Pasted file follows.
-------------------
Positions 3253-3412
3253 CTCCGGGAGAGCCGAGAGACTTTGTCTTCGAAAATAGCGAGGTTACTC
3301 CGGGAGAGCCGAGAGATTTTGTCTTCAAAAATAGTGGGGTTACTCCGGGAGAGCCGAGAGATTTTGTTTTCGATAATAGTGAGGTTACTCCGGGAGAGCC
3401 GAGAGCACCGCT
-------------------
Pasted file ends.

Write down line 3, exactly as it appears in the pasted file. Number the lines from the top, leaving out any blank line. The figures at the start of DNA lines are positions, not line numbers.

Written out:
3301 CGGGAGAGCCGAGAGATTTTGTCTTCAAAAATAGTGGGGTTACTCCGGGAGAGCCGAGAGATTTTGTTTTCGATAATAGTGAGGTTACTCCGGGAGAGCC